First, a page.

This is the acceleration in mm/second/second. You don’t have to understand what that means, suffice it to say that a lower value gives smooooother acceleration while a higher value yields tighter moves and reach the desired feedrates much quicker. In technical terms, this is the point to point acceleration of your machine, independent of axes. Set this acceleration value as high as your most limiting axes can let you without losing ANY steps. Usually you'd like to give yourself a little buffer, because if you lose steps, Grbl has no idea this has happened (steppers are open-loop control) and will keep going.

$9 – Junction deviation, mm

Cornering junction deviation is used by the acceleration manager to determine how fast it can move through a path. The math is a bit complicated but in general, higher values gives generally faster, possibly jerkier motion. Lower values makes the acceleration manager more careful and will lead to careful and slower cornering. So if you run into problems where your machine tries to take a corner too fast, decrease this value to make it slow down. If you want your machine to move faster through junctions, increase this value to speed it up. For technical people, hit this link to read about Grbl's cornering algorithm, which accounts for both velocity and junction angle with a very simple, efficient, and robust method.

$10 – Arc, mm/segment

Grbl renders circles and arcs by subdividing them into teeny tiny lines. You will probably never need to adjust this value – but if you find that your circles are too crude (really? one tenth of a millimeter is not precise enough for you? Are you in nanotech?) you may adjust this. Lower values gives higher precision but may lead to performance issues.

$11 - N-arc correction, int

This is an advanced setting that shouldn't be changed unless there are circumstances that you need to. To make G02/03 arcs possible in Grbl, Grbl approximates the location of the next arc segment by a small angle approximation. N-arc correction is the number of approximate arc segments performed before Grbl computes an exact arc segment to correct for the approximation error drift. Computing these exact locations are computationally expensive, but there are some extreme cases where the small angle approximations can introduce enough error to be noticeable, like very very small arcs with a large arc segment length. Change this setting only if find strange problems with arcs, but it's not recommended to go below 3 because this may lead to buffer starvation, where the axes slow down and hiccup. But, results can vary.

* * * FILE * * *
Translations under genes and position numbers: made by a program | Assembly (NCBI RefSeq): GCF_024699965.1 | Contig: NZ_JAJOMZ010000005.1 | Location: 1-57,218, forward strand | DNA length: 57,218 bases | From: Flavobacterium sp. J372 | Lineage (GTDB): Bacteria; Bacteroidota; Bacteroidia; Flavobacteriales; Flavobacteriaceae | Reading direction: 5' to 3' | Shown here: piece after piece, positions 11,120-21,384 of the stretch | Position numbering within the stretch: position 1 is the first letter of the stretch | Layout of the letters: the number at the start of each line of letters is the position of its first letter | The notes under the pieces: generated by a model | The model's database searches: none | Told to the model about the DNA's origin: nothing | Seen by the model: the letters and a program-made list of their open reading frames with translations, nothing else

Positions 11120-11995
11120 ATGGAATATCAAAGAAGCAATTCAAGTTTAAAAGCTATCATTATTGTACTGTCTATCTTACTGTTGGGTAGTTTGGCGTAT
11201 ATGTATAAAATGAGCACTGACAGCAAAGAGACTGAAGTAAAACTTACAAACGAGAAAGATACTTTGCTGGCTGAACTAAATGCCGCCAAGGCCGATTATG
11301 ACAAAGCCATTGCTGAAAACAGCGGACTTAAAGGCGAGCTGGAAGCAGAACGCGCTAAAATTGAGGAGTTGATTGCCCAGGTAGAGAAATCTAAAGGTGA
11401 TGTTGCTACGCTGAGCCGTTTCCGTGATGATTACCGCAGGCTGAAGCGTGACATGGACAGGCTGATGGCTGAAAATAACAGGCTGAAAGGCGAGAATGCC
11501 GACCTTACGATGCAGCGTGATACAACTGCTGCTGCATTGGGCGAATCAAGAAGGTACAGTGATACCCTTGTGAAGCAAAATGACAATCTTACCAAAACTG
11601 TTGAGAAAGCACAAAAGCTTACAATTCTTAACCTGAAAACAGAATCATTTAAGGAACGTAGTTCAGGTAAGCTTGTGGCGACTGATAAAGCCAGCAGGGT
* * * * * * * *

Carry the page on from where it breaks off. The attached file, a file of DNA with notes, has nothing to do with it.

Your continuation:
$12 - N-decimal, int

Set how many decimal places all of the floating point values Grbl reports. Not much more complicated than that.

$13 - Report inches, bool

Grbl v0.8 has a real-time positioning reporting feature to provide a user feedback on where the machine is exactly at that time. By default it is set to report in mm, but by sending a $13=1 command, you send this boolean flag to true and the status reporting feature will now report in inches. $13=0 to set back to mm.

$14 - Auto start, bool

In a more professional CNC environment, pros start a job by loading up their program and then pressing the 'cycle start' button on their machine. It begins the job. Grbl does the same thing, but not by default. As a learning tool, we 'auto-cycle start' any g-code command that user sends to Grbl, for just jogging the machine to see if move in the direction they think it should go, or just seeing with what their machine can do. This makes it easier to load up your machine with Grbl and pick up on how it works, rather than having to diligently hit 'cycle start' anytime you want to move any your axes. Once you learn your machine and get a good handle on g-code, you can disable the 'auto cycle-start' feature by sending Grbl $14=0 command. (May need a soft-reset or power cycle to load the change.)

Another way of saying that might be:

If $14=0 then some gcode commands like Xn, Yn etc. won't happen when you enter them at a serial terminal. If $14=1 then the gcode motion commands will happen.

Apparently big cnc's won't execute gcode until the operator presses a 'cycle start' button. The gcode commands were received but queued and awaiting the 'cycle start' button. Makes sense yes? When $14=0 then that's how grbl acts too. You need the button! (in which case attach the feed-hold button too!).

When $14=1 then the grbl software automatically presses a software version of the 'cycle start' for you each time you 'enter' a gcode command line via a serial terminal. This is done to make it more convenient for you to enter commands and see something happen without having to push the button.